Learning and Growing – Religious Exploration Sunday

I believe that we all have the light of the sacred within us. How do we make that light stronger? How do we let it shine out from our eyes and through the work of our hands?

 

How do we help others find the holy light that is within them too?

 

Today is Religious Exploration Sunday, a service when we traditionally enjoy some special presentations by our children and youth and when we also thank those adults who have lead their classes. Our classes for both adults and children run from September through May and represent quite a commitment.

 

We all need to be committed to help each other to learn and to grow, to answer the questions we all have about what it means to be alive.

 

Why am I here? What is the meaning of life? How do I know what is true? What should I do? Who am I? Is there a God? What is God? How can I find peace and purpose? How can I live my life so as to make a positive difference in the world?

 

The search for the answers to those questions, and for other similar ones, is what calls human beings to gather together in religious community.

 

Our faith does not offer just one answer to these questions, but offers a place and a way to explore them and discover what makes sense to us both as a congregation and as individuals.

 

The Sufi poet Rumi says,

“There is a candle in your heart, ready to be kindled.

There is a void in your soul, ready to be filled.

You feel it, don’t you?”

 

He also said, “Don’t be satisfied with stories, how things have gone with others. Unfold your own myth.”

 

This, my friends, is the essence of our 4th principle, affirming and promoting “a free and responsible search for truth and meaning.”

 

Note that the words are “free and responsible”, not “free and independent.” Searching for truth and meaning is something we do together, not in lock step marching to what someone tells us to believe, but a hand in hand walk through the various sources of wisdom, places where others have found comfort and meaning.

 

We accept each other and our different ideas about the truth and we encourage spiritual growth in each other and in our congregations. We do this whenever we gather, at book club or potluck video, over coffee after the service, in meetings, in worship, while we mow the lawn or work at a yard sale, and most especially we do it in our religious exploration classes.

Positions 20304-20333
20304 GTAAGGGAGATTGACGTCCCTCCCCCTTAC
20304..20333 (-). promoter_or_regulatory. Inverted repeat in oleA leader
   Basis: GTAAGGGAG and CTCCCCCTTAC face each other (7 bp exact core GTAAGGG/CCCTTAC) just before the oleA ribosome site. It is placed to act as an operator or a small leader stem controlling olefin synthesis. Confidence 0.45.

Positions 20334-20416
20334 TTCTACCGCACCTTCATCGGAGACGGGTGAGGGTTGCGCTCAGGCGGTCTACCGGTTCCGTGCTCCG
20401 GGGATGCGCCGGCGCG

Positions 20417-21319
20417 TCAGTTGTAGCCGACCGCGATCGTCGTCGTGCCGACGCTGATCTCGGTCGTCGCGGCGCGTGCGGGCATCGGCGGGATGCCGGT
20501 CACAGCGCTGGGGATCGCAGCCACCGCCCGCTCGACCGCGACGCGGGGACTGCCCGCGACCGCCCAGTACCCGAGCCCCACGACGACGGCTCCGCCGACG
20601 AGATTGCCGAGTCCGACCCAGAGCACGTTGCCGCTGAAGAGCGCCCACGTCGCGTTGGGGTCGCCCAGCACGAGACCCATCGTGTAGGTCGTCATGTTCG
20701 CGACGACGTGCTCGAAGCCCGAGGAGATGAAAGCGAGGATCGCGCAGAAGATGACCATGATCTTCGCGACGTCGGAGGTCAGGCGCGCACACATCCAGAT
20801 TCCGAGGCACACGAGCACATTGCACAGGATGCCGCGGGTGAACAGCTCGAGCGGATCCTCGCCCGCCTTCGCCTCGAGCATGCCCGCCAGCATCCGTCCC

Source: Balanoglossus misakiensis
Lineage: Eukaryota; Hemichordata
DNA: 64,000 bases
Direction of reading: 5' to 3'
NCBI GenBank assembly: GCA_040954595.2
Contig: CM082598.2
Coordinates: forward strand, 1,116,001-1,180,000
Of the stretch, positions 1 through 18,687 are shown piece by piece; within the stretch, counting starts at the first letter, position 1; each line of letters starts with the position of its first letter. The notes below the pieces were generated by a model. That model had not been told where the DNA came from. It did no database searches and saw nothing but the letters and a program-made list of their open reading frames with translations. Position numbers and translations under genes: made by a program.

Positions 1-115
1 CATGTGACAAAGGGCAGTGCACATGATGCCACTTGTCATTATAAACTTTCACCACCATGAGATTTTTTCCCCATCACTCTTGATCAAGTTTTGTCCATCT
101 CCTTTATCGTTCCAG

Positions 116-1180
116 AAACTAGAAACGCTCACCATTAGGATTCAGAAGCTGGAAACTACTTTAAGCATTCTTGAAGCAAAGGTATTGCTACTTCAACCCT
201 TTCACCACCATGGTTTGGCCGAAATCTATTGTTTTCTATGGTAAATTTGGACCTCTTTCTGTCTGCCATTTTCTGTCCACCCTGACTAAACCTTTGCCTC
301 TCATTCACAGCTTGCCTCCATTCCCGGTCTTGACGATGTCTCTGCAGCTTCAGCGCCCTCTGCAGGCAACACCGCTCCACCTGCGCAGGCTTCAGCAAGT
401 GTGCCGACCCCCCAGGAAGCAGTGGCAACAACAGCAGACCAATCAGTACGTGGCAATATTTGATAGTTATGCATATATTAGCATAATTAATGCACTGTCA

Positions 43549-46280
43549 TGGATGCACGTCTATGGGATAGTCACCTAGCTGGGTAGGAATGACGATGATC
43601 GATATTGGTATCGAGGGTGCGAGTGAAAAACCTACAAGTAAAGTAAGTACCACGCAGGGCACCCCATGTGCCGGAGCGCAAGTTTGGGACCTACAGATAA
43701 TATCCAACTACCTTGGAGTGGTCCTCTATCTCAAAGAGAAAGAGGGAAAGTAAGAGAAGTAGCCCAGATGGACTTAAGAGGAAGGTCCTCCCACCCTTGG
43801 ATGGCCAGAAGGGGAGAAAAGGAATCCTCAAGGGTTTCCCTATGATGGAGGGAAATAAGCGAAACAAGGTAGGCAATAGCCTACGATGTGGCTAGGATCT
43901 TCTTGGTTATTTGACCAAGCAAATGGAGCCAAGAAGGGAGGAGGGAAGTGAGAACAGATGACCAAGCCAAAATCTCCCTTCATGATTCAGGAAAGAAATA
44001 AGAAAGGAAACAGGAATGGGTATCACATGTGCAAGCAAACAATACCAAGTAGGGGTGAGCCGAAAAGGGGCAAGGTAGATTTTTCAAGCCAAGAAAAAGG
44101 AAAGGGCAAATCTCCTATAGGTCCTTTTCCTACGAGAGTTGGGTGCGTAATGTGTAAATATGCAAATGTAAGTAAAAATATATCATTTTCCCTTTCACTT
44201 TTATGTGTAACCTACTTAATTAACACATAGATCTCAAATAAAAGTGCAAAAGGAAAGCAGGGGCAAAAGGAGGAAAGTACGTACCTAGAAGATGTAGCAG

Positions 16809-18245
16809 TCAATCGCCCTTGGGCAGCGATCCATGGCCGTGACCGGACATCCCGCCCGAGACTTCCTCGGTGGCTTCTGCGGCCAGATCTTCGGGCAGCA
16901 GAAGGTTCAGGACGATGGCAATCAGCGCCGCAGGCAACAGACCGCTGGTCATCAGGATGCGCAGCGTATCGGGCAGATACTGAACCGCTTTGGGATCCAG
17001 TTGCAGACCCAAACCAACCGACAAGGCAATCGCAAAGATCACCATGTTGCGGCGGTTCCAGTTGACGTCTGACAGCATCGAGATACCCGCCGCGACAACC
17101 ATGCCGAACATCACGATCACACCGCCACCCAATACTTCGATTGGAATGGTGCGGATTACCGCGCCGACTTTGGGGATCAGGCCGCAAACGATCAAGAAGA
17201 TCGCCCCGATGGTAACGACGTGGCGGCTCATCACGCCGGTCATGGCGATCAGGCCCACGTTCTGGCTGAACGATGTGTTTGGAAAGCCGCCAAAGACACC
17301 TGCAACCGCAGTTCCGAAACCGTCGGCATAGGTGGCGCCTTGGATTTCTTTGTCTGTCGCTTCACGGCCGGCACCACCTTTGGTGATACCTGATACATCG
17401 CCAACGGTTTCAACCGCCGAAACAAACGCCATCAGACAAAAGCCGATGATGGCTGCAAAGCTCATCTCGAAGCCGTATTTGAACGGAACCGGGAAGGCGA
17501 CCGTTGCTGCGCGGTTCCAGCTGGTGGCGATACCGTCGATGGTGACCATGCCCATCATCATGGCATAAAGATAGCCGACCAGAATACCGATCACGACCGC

There, with children and adults, we explore in more detail our direct experience of mystery and wonder, we learn of the words and deeds of others which challenge us to confront powers and structures of evil, we study the wisdom of the world’s religions, the teachings of our Jewish and Christian heritage, we investigate humanism, use the guidance of reason and the results of science, and we discover the spiritual wealth contained in the earth-centered traditions.

 

All of this requires commitment. Someone needs to volunteer to lead the classes, and others need to attend them. Showing up is one of the most important things you can do in life.

 

If you haven’t attended one of these classes you are really missing something important. Classes will start again in the fall. Take the time to go. Send your children. It will be time very well spent.

 

Tending to your own spiritual growth is one of the responsibilities of being a Unitarian Universalist. Undertaking that free and responsible search for truth and meaning cannot be done without serious religious exploration.

 

“There is a void in your soul, ready to be filled.

You feel it, don’t you?” Tend to it. You don’t have to do it alone.

 

We don’t do many things alone here. It is kind of like a potluck. Everyone brings something to the table and we all enjoy the feast. Sometimes negotiations are required. We don’t always agree. Some of us are vegan, some are gluten free, and some of us will eat anything that isn’t currently moving.

 

We celebrate that diversity and we honor differences, but it isn’t always easy. Our covenant of right relations helps. If we follow it, or come back to it when we forget, it will serve us well.